Veterans in need of affordable housing may get help this year in the form of a bill making its way through the New Jersey state Legislature that would give them preference in housing choices.
Advocates say the measure is a step forward, but it doesn't address larger problems, including a shortage of affordable housing and the difficulties inherent in launching new veterans-only projects.
Assembly Bill 1744, which has been introduced twice before, would give preference to veterans who qualify for affordable housing assistance. It also allows municipalities to sign agreements with developers in which as many as 50 percent of the units they build would be set aside for low-income veterans.
For the first time, the bill has passed the Assembly Housing and Local Government Committee after being combined with similar legislation last month. The bill has five sponsors, including Assemblymen Chris Brown and co-sponsor John Amodeo, both R-Atlantic.
A state Senate committee approved its version of the bill Sept. 24. The bills now await votes by the full Senate and Assembly.
"We should provide our veterans every opportunity to live with dignity in the community they so willingly protected with their service," said Brown, an Army veteran who served during Operation Desert Storm. "Veterans without housing aren't able to fully integrate and participate in their communities."
"This is something that needs to be tackled coast to coast, border to border," said Bob McNulty, vice chairman of the Atlantic County Veterans Advisory Board and a member of the New Jersey VFW's legislative committee.
Between shortages of housing vouchers through the U.S. Department of Veterans Affairs and affordable housing statewide, McNulty said veterans don't have many options. And if they do qualify for assistance, he said, it can still be difficult to improve their situation.
Many returning veterans find it hard to get by on government assistance, but if they find a better-paying job, they could make too much money to qualify for the scant available resources.
"They may no longer qualify for a voucher, but that's still not enough income for housing," McNulty said. "They make too much to qualify and too little to get by with the vouchers."
Bill Butler, commander of American Legion Post 352 in Somers Point, said there should be some mechanism to ensure veterans are placed in quality housing, particularly after the failed veterans housing project at The Gates at Somers Point apartment complex.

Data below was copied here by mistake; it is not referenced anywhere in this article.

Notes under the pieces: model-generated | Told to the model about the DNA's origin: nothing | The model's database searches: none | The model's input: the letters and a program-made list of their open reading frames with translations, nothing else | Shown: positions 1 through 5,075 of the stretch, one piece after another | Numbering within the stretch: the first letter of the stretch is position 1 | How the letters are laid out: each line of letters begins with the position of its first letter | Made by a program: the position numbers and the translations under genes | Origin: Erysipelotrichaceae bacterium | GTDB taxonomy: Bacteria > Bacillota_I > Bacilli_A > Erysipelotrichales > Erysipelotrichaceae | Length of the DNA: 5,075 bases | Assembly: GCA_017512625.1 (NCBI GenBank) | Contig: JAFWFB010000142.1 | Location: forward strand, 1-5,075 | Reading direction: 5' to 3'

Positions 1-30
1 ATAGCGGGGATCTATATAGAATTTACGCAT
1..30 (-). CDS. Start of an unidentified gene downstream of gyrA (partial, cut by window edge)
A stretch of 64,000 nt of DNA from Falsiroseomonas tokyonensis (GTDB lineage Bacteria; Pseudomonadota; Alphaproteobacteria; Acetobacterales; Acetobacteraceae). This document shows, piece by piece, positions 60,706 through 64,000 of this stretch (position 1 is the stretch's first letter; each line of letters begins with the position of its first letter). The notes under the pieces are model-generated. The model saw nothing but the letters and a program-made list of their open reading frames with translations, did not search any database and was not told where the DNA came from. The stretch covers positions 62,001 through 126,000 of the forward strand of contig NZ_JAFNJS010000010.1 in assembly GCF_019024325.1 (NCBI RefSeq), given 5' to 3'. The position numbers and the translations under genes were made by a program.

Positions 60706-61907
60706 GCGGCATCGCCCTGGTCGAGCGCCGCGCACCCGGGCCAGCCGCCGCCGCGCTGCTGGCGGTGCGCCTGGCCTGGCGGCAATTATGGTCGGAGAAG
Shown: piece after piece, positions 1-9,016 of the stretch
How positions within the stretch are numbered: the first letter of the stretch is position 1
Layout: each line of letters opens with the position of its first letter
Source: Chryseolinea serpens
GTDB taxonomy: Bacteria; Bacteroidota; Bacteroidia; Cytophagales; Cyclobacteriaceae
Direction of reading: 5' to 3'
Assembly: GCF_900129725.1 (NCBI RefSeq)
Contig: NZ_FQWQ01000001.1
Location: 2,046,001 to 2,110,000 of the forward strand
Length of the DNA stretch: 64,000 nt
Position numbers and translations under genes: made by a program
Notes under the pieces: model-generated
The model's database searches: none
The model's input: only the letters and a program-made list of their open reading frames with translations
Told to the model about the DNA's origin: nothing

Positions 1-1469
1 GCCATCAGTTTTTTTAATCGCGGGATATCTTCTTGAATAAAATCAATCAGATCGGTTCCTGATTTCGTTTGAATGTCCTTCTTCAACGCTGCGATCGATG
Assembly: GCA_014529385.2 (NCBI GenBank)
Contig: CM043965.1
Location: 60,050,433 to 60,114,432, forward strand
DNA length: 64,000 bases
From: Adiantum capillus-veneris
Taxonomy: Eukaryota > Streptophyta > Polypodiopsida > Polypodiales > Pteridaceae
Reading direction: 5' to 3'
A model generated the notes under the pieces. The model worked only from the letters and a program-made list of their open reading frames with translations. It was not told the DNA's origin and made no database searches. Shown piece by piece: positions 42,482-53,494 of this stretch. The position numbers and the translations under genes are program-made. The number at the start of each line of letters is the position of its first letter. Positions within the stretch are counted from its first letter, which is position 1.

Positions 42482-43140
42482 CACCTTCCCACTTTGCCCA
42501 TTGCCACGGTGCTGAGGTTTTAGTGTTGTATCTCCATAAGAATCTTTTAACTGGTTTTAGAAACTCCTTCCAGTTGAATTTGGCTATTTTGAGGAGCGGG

A number of veterans were left living amid crime and squalor at the complex after the Egg Harbor Township nonprofit Community Quest -- which had envisioned 202 units of affordable housing exclusively for veterans -- pulled out of the project last year.
"There should be much more investigation into where they're going to be placed," he said. "Make sure the property is adequate, livable and there's no crime."
Otherwise, Butler said, he supports any help the state can provide veterans.
A number of municipalities have already looked into veterans-only housing complexes that would satisfy their state affordable housing quotas. In addition to Somers Point, Tuckerton approved a project that would bring 24 units of new construction. That project, also spearheaded by Community Quest, has faced permitting delays and became mired in debt.
Egg Harbor Township Administrator Peter Miller said the township has been in discussions with a builder who would set aside 50 percent of its units for veterans, but the necessary funding hasn't materialized because of the recession.
"They're in a holding pattern," he said. "They told us that they would get back to us later this year to talk to us again."
Amodeo, a co-sponsor of the bill, said the funding just isn't available to supplement new affordable-housing projects, many of which are undertaken by nonprofits.
However, he said, the bill would at least give veterans assistance in securing housing.
"That piece of legislation is not going to solve the problem in the big picture," he said. "But it's going to send a message to veterans we're looking to give them preference in housing for the sacrifices they've made."
Brown said he hopes the bill will ease the difficult transition facing veterans returning from Afghanistan and Iraq.
"I was fortunate," he said. "I had a strong support group and returned to school and assimilated back into civilian life. There are friends of mine who were not as fortunate, who still carry with them the trauma of being in a combat environment."
Something as simple as stable housing, Brown said, can go a long way toward assisting veterans in that process.
McNulty said A-1744's progress is promising, but it's also telling that the bill has taken four years to get this far. Whether it gets any farther will depend on support from both chambers and Gov. Chris Christie, he said, which aren't assured given recent legal battles over Council on Affordable Housing mandates.
"It shouldn't take bills four years to get through the Legislature," he said. "It's frustrating and disappointing, but most things don't move fast through Trenton."